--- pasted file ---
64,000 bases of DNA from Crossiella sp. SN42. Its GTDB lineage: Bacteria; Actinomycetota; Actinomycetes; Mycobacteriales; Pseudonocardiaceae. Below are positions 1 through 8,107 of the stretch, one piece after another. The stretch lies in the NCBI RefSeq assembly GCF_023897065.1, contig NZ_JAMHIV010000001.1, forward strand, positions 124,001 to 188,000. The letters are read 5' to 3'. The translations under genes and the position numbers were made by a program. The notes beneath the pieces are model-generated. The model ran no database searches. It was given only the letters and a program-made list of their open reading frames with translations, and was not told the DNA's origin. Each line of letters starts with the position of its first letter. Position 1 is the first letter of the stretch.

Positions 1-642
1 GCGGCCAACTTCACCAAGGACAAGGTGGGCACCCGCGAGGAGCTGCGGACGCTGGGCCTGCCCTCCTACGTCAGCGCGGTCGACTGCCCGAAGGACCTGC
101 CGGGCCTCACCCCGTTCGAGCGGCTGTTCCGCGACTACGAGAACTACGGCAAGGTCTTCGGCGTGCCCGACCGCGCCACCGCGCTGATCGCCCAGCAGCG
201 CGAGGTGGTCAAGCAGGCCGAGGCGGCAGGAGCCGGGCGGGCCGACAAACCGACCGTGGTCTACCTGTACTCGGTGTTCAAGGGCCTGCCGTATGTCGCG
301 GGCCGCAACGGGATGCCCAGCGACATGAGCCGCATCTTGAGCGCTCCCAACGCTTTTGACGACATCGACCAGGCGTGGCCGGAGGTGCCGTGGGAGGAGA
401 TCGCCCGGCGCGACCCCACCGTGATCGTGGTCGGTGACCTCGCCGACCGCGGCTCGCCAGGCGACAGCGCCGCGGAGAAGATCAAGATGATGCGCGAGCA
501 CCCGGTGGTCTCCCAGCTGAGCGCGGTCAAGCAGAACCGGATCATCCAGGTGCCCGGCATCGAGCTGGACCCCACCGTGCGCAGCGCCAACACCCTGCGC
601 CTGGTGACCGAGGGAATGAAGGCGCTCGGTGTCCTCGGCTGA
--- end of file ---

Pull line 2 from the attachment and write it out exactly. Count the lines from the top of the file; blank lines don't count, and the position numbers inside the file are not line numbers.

Positions 1-642